OHIO DEPENDENT CHILD LAWS
Medina County Lawyers for Dependent Child Cases
Children in Ohio who are not being properly cared for or supervised by their parents might become the subjects of a dependency proceeding under Ohio Revised Code section 2151.04. All states have laws authorizing child welfare agencies and the courts to intervene when a child is abused or neglected. Ohio includes a third category known as dependent children who might become the focus of protective measures by the state.
Definition of a Dependent Child in Ohio
Ohio Revised Code section 2151.04 defines a dependent child as someone who falls into one of the following categories:
- The child is homeless, destitute, or lacking adequate parental care without fault of the parents, guardian, or custodian.
- The parents, guardian, or custodian cannot provide adequate parental care because of their mental or physical condition.
- The child lives under such conditions or in an environment that warrants intervention by the state as the child's guardian acting in the best interests of the child.
When a court makes a finding of abuse, neglect, or dependency concerning acts by a parent, guardian, or other member of a household against a child in that household, the law authorizes the state to seek a dependency adjudication for other children in the household. In order to support a dependent child adjudication based on acts committed against another child, a court must determine that the findings pertaining to a child show a danger to other children residing in the household or siblings of the adjudicated child.
The focus of a dependent child adjudication is on the child and the conditions under which the child is living. Courts are limited in a dependent child proceeding to determining if a child is receiving proper care under the circumstances in which the child is living.
Procedures in Dependent Child Cases
When an allegation is made of a suspected dependent child, the case is investigated by Medina County Job and Family Services Agency. If the investigation concludes that sufficient evidence exists to support the allegation, the case is assigned to an assistant prosecutor who must determine if the evidence warrants the filing of a complaint in the Juvenile Division of the Medina County Court of Common Pleas.
If the court agrees after hearing the evidence that an adjudication of dependency is appropriate, it will issue a finding and schedule the case for a dispositional hearing to decide the future custody status of the dependent child. There are several options available to a court at the time of disposition.
Disposition Orders in Dependent Child Cases
Following an adjudication of dependency of a child, section 2151.353 of the Ohio Revised Code allows a court to take such measures as it determines to be in the best interest of the child including:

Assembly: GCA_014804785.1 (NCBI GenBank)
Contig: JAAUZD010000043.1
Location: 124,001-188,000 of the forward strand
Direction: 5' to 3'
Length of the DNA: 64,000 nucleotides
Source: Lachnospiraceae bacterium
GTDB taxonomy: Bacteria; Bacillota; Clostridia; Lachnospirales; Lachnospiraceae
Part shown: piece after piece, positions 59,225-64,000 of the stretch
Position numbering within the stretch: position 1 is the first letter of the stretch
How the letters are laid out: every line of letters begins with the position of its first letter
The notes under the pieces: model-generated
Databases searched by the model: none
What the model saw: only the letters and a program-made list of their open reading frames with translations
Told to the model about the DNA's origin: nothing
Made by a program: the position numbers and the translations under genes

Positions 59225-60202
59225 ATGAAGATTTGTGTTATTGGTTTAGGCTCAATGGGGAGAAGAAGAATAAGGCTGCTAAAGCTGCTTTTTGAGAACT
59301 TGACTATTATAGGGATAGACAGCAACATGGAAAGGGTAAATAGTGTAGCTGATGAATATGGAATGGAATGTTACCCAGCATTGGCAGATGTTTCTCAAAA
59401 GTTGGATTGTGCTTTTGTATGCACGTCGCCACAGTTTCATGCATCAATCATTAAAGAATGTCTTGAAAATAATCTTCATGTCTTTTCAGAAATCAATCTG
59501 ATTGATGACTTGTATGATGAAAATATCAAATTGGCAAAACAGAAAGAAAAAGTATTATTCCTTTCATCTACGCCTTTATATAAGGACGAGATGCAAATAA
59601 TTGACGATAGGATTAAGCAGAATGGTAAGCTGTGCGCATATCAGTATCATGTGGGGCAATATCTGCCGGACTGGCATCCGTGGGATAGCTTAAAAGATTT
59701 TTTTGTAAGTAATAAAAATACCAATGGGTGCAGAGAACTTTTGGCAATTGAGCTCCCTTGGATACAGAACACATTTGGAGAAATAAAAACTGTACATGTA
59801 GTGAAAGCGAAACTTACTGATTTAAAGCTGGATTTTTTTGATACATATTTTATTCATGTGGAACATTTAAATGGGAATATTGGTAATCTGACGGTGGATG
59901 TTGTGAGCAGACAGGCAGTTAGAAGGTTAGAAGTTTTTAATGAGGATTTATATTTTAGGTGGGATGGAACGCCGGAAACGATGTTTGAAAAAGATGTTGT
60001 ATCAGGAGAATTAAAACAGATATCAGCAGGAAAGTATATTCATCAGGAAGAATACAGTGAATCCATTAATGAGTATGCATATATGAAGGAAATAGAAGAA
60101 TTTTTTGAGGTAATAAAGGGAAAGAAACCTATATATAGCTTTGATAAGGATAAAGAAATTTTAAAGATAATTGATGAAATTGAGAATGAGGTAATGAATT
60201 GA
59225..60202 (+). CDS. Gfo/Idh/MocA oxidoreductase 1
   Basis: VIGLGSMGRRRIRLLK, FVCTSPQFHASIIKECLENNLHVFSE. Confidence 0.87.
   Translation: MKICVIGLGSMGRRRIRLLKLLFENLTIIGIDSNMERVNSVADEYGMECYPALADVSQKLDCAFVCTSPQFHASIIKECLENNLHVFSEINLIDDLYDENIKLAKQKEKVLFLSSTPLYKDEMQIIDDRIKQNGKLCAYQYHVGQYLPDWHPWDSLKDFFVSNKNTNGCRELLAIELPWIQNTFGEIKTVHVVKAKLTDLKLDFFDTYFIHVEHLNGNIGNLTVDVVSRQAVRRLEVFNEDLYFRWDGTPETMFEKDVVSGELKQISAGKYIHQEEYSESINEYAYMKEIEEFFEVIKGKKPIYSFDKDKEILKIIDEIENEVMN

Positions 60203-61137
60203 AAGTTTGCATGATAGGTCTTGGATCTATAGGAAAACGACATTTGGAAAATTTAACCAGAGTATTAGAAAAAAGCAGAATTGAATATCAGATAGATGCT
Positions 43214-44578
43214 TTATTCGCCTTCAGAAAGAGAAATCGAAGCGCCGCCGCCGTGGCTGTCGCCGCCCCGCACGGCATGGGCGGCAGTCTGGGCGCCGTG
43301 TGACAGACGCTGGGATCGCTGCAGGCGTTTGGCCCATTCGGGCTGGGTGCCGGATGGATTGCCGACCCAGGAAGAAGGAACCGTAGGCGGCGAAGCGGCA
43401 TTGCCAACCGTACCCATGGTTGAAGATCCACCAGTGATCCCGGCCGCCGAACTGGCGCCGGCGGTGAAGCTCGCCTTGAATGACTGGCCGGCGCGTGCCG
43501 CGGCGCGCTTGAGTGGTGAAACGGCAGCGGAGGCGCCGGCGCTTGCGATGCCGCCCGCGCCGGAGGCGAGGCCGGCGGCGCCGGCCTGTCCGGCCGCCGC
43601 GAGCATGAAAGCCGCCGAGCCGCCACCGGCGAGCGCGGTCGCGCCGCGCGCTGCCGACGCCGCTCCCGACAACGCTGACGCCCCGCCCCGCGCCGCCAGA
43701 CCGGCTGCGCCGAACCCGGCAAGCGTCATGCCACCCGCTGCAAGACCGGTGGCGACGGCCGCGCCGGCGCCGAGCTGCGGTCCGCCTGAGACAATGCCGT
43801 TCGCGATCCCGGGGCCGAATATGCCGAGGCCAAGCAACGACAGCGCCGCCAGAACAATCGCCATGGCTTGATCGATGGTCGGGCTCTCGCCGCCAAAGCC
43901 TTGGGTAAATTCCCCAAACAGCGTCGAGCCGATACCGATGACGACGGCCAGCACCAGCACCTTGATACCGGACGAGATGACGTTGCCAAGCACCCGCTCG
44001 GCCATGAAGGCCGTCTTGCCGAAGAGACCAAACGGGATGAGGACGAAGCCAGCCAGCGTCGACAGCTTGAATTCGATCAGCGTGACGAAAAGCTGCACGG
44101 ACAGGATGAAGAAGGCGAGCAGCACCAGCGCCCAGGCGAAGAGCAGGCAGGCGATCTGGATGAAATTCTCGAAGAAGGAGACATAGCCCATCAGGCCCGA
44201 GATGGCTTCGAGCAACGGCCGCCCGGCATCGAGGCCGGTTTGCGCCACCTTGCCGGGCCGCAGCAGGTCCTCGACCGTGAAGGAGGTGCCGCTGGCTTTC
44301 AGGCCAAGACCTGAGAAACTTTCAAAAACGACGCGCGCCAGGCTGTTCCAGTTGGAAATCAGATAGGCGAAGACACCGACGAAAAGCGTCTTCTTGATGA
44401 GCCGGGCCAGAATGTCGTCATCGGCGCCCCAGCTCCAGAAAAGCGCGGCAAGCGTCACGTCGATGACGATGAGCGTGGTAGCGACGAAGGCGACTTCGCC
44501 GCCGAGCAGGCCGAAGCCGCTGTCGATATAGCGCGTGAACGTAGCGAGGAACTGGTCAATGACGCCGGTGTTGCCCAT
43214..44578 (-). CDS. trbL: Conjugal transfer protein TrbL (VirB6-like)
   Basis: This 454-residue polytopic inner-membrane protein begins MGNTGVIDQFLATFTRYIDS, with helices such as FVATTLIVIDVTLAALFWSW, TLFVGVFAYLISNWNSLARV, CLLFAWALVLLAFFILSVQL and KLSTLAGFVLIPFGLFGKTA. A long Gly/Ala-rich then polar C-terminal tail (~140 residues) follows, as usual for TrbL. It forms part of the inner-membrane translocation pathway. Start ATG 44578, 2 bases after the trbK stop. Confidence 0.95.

- Placing the child under protective supervision.
- Awarding temporary custody to a public or private child welfare agency, to a parent or relative of the child, or to a probation officer for foster care placement, or committing the child to any home approved by the court.
- Awarding legal custody of the child to a parent or any other person who requests custody in a motion filed before the dispositional hearing.
- Awarding permanent custody to a public child welfare agency or to a private placement agency if the child cannot be placed with a parent within a reasonable time following the dispositional hearing.
A court must issue a written opinion in which it states its findings and conclusions of law upon which its order of disposition is based. Such findings are significant in cases in which the court decides that the best interests of the child require placement in a planned permanent living arrangement. Under such circumstances, ORC section 2151.353(5) requires proof by clear and convincing evidence at the dispositional hearing that at least one of the following exists:
- The child requires residential or institutional care due to a physical, mental, or psychological need and is unable to function in a family setting;
- The child has a positive and significant relationship with a parent or relative, making adoption not in the child's best interest, but the parents of the child suffer from physical, mental, or psychological problems and cannot care for the child; or
- The child is at least 16 years of age and has been counseled on permanent placement options but refuses such placement and is currently in a program preparing for independent living.
Consult a Medina Family Lawyer
Dependent child proceedings in Ohio can have a significant impact on the rights of a child who is the subject of them and on parents who can lose all or some of their parental rights. A consultation with a Medina family lawyer can help individuals to understand the nature of the proceedings and the effect they might have on their rights. For a free, no-obligation consultation, contact us at (330) 446-3606. We serve clients throughout Medina County, Summit County and Wayne County, Ohio.
As your advocates, we look after your best interest and we will work tirelessly to achieve your goals.
Responsive & Accessible
When you need us the most, we're there for you. We make ourselves easily accessible and responsive at all times.
We understand the financial stress that may come with a legal issue; for this reason we officer financing options to our clients.
The success of our clients is our number one priority. We attentively listen to the details surrounding your matter and ask the right questions for clarification.